Kushner asked Russian ambassador for back channel on Syria and other policy matters
Communications about the request were intercepted and reviewed by U.S. officials
— -- President Trump's son-in-law and senior adviser Jared Kushner talked with the Russian ambassador in December about establishing a back channel for communications, ABC News has learned from two sources.
The sources stress that the talk between Kushner and the Russian envoy about communications was focused on the U.S. response to the crisis in Syria and other policy-related matters.
The meeting, as ABC News has reported previously, took place at Trump Tower in New York and was also attended by Lt. Gen. Michael Flynn, who later became President Trump's short-lived national security adviser.
The Washington Post was the first to report that Kushner wanted to set up a secret back channel to communicate with Russian officials during the transition period between the election and Trump's inauguration.
The Post report cited communications intercepted by U.S. intelligence officials as Russian Ambassador Sergei Kislyak reported to his superiors in Moscow.
Russia occasionally attempts to deliberately disclose misleading information when it believes it is being monitored, allowing for the possibility that the request from Kushner did not actually occur, the Post story noted.
Former national security adviser Michael Flynn was also present at the meeting between Kushner and Kislyak at which the ambassador "reportedly was taken aback by the suggestion of allowing an American to use Russian communications gear at its embassy or consulate," the Post reported.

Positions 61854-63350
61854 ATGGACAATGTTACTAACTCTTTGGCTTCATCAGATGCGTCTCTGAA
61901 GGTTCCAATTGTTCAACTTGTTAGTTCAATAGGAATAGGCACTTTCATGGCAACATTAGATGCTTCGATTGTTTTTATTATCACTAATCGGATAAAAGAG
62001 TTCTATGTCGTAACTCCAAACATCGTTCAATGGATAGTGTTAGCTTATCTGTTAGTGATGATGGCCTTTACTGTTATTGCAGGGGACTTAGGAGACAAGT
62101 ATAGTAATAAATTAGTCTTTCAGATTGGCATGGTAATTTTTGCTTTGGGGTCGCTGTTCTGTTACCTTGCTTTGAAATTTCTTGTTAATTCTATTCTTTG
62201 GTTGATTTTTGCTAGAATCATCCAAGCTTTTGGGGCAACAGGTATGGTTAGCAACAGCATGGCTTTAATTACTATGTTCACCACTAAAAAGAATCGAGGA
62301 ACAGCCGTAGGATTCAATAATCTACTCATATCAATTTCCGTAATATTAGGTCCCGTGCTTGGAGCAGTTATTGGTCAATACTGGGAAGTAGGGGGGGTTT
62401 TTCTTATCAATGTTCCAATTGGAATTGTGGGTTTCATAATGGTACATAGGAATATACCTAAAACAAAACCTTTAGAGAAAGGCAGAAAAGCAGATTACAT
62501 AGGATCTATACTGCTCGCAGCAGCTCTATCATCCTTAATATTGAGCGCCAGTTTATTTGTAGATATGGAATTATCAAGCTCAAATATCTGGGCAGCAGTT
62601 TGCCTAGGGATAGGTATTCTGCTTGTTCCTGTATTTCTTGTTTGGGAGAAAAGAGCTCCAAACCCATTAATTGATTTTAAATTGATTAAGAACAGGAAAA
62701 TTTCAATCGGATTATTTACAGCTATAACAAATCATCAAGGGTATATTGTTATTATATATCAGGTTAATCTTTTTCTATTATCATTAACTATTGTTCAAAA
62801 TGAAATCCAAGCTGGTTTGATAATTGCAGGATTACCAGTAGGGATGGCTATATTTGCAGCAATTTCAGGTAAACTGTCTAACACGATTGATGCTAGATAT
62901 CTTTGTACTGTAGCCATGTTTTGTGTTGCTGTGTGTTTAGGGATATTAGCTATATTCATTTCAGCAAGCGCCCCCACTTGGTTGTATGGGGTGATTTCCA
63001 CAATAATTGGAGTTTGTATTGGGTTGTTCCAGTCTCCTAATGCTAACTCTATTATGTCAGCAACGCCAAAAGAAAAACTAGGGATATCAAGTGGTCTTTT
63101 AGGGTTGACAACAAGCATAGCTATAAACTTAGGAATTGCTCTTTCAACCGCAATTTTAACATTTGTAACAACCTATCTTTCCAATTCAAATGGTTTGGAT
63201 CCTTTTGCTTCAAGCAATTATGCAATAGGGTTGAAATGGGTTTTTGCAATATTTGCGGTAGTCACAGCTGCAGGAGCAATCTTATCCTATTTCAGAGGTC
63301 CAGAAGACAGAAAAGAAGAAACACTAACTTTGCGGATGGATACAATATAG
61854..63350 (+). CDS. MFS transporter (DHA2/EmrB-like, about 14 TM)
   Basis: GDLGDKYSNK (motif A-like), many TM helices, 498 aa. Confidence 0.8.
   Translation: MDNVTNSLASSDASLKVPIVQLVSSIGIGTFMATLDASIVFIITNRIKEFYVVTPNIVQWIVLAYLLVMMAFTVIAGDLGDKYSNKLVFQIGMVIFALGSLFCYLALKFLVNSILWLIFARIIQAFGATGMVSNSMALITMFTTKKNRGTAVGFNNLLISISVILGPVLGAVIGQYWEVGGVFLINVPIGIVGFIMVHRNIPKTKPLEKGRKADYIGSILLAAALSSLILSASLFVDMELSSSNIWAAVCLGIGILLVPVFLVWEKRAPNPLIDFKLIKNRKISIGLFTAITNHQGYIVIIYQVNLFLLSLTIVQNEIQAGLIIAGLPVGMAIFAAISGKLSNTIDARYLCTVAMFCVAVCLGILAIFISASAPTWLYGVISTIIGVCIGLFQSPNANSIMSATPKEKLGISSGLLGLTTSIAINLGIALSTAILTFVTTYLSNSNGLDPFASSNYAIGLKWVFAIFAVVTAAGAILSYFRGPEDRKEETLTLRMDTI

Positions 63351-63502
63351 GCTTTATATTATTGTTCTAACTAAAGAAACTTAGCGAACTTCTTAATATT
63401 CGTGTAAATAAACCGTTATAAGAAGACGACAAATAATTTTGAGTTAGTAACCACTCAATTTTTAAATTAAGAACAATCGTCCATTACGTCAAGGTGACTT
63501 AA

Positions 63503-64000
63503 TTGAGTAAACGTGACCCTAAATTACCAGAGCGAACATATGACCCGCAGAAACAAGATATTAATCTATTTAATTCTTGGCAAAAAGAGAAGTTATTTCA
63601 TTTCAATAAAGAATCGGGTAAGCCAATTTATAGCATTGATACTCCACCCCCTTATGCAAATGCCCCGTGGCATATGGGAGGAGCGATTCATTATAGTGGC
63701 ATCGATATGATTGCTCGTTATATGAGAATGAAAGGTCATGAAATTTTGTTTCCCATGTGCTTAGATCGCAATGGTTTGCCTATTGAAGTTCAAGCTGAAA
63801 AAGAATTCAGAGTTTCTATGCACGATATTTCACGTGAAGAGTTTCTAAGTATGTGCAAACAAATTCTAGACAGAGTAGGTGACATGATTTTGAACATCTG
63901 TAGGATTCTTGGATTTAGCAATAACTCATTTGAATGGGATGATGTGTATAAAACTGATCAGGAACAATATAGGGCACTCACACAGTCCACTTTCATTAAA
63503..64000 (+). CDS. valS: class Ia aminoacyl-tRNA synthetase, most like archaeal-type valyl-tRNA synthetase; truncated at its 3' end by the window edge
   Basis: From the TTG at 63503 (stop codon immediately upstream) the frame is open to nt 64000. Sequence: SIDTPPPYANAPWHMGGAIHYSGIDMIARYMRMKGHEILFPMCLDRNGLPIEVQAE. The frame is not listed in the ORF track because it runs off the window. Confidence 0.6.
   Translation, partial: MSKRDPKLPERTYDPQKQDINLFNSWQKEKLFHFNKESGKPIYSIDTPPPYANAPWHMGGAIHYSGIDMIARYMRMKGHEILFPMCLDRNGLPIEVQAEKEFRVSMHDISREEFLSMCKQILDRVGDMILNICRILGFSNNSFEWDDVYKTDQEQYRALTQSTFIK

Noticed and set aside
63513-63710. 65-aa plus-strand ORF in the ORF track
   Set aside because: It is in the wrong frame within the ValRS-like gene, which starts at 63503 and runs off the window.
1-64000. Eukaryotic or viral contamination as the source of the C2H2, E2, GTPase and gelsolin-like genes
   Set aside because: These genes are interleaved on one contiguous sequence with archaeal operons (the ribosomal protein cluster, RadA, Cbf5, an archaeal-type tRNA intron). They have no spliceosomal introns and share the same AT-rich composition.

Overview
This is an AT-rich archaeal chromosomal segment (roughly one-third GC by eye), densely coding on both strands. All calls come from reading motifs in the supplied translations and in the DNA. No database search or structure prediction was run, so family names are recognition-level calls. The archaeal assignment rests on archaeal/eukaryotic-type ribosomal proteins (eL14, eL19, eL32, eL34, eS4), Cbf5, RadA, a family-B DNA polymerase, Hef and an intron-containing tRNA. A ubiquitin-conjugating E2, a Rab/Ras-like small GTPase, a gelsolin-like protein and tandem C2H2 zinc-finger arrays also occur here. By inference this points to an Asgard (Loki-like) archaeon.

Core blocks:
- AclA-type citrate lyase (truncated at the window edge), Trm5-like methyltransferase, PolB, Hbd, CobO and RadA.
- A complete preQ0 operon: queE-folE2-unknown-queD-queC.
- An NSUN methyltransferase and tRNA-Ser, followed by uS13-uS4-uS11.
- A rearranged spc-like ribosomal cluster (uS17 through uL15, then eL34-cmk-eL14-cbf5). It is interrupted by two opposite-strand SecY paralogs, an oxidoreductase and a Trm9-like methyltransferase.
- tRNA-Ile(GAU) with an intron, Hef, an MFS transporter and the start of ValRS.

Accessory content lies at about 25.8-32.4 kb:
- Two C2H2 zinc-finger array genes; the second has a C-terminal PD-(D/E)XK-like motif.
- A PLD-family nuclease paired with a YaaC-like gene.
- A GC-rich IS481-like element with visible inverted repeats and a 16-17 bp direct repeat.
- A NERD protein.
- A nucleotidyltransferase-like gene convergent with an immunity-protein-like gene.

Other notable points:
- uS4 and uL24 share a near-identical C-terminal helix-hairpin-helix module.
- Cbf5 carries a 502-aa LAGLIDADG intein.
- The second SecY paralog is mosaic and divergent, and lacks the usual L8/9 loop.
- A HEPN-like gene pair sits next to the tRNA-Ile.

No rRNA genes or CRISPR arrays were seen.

Reuters also reported Friday that Kushner had two phone calls with Kislyak before the election last year that he had not disclosed.
"Mr. Kushner participated in thousands of calls in this time period," Kushner's attorney, Jamie Gorelick, said in response. "He has no recollection of the calls as described. We have asked (Reuters) for the dates of such alleged calls so we may look into it and respond, but we have not received such information."
On CNN on Saturday, a former director of the National Security Agency and the CIA, Gen. Michael Hayden, called Kushner’s request for a communications back channel “off the map."
“What manner of ignorance, chaos, hubris, suspicion, contempt, would you have to have to think that doing this with the Russian ambassador was a good or appropriate idea?” Hayden said.
“This is off the map,” Hayden said. “I know of no other experience like this in our history, certainly within my life experience.”
This is not the first time reports of Kushner's relationships with Russians have surfaced: Kushner and Flynn met with Kislyak together in Trump Tower in December, and Kushner later met with Sergey Gorkov, who runs a bank that drew sanctions from the Obama administration after Russia annexed Crimea in 2014.
Kislyak has been at the center of contacts between Trump administration officials and Russia. The ambassador's conversations with Flynn prior to Trump's inauguration led to Flynn's firing in February after it was revealed that Flynn misled White House officials about the nature of their discussions.
Meetings between Kislyak and Attorney General Jeff Sessions resulted in Sessions' recusal from investigations into Russian interference in the presidential election and the ambassador was also present two weeks ago when President Trump revealed classified intelligence information during an Oval Office meeting.